higher remission rate for diabetes compared with medical
controls, and weight loss was the principal predictor of
The mechanisms for weight loss after metabolic
surgery are muiltifactorial11,12and include the modula-
tion of gut hormones that lead to alterations in appetite,
modulation in addition to alterations in metabolic rate
and resting energy expenditure.11,58,59Although, tradi-
tionally, surgery was considered to achieve weight loss
through the malabsorption of food and restriction of
stomach size, there is some discrepancy supporting the
effects of stomach-pouch size or calorific malabsorption
other than for a minority of procedures (such as the bilio-
Surgery does, however, achieve a sustained decrease
in caloric intake,61,62which has a long-standing associa-
tion with decreased carcinogenesis in several experimental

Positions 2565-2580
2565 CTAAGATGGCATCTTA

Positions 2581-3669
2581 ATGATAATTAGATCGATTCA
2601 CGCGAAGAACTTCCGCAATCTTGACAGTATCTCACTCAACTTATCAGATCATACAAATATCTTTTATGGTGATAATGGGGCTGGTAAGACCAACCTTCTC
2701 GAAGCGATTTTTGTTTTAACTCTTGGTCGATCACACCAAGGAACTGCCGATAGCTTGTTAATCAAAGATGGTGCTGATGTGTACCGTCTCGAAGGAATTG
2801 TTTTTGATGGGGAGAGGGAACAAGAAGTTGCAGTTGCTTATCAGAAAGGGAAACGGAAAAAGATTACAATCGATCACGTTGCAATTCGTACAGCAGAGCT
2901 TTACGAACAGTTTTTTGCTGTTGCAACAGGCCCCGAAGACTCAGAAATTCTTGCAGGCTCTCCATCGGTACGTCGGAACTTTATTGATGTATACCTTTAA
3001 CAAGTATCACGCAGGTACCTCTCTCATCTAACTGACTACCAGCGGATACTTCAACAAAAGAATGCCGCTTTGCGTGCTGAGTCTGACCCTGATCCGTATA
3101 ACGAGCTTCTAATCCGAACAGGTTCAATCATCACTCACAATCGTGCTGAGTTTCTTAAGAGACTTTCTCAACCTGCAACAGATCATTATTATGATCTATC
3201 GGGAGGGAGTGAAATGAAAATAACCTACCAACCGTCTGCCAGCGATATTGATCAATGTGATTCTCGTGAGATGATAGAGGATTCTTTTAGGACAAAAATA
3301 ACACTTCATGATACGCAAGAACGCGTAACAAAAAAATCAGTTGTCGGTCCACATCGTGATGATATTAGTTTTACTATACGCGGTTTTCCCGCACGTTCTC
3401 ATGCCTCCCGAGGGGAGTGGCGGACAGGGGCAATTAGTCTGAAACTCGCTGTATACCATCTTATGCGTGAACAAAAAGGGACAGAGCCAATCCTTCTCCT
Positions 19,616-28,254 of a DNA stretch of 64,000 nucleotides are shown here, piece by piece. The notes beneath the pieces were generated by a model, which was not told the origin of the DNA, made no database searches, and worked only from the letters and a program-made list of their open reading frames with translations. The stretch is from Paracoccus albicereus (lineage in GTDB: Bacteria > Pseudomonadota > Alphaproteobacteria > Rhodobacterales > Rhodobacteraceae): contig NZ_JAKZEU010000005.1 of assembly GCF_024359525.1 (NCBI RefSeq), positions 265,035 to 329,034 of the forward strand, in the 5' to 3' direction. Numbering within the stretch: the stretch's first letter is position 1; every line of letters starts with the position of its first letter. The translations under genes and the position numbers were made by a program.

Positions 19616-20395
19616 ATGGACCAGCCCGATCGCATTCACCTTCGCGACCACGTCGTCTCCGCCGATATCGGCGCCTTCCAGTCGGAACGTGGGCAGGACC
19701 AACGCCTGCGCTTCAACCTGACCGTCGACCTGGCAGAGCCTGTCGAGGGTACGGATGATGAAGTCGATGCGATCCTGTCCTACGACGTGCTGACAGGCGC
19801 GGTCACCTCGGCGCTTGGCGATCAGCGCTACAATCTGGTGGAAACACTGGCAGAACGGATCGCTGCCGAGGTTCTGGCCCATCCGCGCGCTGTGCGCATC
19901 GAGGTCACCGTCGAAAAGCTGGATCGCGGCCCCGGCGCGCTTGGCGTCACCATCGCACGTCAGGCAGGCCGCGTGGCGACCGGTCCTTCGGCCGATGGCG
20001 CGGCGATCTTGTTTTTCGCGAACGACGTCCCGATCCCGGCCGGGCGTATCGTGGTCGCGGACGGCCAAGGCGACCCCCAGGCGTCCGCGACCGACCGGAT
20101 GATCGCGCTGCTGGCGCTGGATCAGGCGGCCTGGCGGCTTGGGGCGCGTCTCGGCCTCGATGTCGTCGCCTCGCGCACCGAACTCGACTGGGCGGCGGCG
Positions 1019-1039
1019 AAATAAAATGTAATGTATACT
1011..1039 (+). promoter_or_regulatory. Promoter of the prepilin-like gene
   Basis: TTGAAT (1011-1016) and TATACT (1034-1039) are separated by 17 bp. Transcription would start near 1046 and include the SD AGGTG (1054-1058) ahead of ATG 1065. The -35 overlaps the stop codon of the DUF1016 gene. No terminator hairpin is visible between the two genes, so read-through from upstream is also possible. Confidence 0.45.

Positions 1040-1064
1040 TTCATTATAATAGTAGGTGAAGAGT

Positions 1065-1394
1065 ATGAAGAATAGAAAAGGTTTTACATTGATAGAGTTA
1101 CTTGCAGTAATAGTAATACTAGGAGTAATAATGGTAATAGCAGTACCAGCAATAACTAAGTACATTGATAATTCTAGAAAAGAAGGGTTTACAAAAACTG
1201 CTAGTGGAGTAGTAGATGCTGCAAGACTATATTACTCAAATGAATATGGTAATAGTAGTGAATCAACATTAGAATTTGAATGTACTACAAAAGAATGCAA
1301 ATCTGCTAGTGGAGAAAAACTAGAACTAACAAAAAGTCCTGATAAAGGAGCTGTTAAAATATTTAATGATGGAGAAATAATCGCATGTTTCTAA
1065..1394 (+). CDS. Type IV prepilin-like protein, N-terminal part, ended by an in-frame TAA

models that span over a century of research.63,64One
study has revealed that the Roux-en-Y gastric bypass oper-
ation can decrease daily calorie intake by 1479 Kcal/day
Figure 1. Mechanisms of decreased cancer risk by metabolic surgery are depicted. IGF-1 ¼ Insulin-like Growth Factor 1, AMPK ¼
50adenosine monophosphate-activated protein kinase.
Metabolic Surgery and Cancer/Ashrafian et al
May 1, 2011
so that patients only consume 1341 Kcal/day.61The
fit from the reduced carcinogenesis mechanisms of dietary
caloric restriction, which include altered growth, metabolic
mediators including insulin and insulin-like growth factor
1, steroid and adipose hormones, inflammatory mediators,
Furthermore, metabolic surgery patients can find
increased physical activity more feasible after surgery where
the degree of postoperative weight loss is associated with
increased levels of exercise.31,66These operations may offer
ity as this can decrease mortality and disease progression in
Anti-inflammatory and Immune effects
There is an established association between inflam-
mation and cancer.69Obesity is associated with a chronic
inflammation derived from white adipose tissue (WAT)